eMusic Review 0
On her debut, Little Earthquakes, Tori Amos sang about different types of girls; on its follow-up Under the Pink, she became them. The singer-songwriter's 1994 sophomore album is a grander, fiercer statement, one where Amos allows herself murderous shrieks (the seething tempo-shifter "The Waitress") and moments of feminist religious doubt (the slickly groovy "God"). But she still crafts a handful of beautifully evocative slices of life, like opener "Pretty Good Year," where a circular piano line coaxes away the hours as we "hold on to nothing as fast as you can."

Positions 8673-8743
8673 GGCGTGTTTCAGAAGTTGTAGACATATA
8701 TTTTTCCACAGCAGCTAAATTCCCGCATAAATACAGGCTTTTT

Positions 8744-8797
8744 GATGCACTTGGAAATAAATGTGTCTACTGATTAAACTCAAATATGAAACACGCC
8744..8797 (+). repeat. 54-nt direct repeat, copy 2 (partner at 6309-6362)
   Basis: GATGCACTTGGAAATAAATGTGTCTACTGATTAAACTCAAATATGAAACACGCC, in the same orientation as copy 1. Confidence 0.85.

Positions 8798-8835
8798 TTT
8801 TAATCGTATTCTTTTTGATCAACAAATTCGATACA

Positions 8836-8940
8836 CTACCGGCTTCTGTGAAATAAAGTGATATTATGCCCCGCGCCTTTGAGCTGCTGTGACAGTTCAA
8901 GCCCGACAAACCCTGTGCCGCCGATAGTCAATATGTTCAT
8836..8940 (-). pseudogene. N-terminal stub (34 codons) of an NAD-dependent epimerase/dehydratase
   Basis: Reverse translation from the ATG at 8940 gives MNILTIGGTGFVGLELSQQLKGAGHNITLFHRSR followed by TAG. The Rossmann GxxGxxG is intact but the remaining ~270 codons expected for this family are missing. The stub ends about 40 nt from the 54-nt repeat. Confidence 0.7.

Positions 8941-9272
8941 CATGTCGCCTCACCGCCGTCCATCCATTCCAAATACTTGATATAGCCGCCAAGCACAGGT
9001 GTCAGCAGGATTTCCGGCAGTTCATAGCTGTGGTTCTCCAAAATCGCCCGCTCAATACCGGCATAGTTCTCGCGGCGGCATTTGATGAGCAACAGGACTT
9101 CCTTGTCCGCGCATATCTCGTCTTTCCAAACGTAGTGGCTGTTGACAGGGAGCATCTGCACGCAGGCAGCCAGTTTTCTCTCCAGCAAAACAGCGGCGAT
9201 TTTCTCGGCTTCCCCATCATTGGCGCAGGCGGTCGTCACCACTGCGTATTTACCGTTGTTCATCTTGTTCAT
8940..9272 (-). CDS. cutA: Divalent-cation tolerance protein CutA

Under the Pink prioritizes Amos's classically tinged keyboard work and octave-jumping vocals, giving the album a sharper aesthetic. Amos even crafts a nearly conventional pop song in "Cornflake Girl," a jazzy romp that rides a relentlessly strummed mandolin. Trent Reznor contributes backing vocals to dark love song "Past the Mission," and the musical whimsy of "The Wrong Band" urges along its question-authority message. But while the album teeters between rocky rave-ups and gentle lullabies that echo the songs' seismic emotional shifts, Amos ends on a decidedly baroque note with the nine-minutes-plus "Yes, Anastasia." Transforming herself into the Russian royal Anastasia Romanov and pounding the keys along to a stirring string… read more »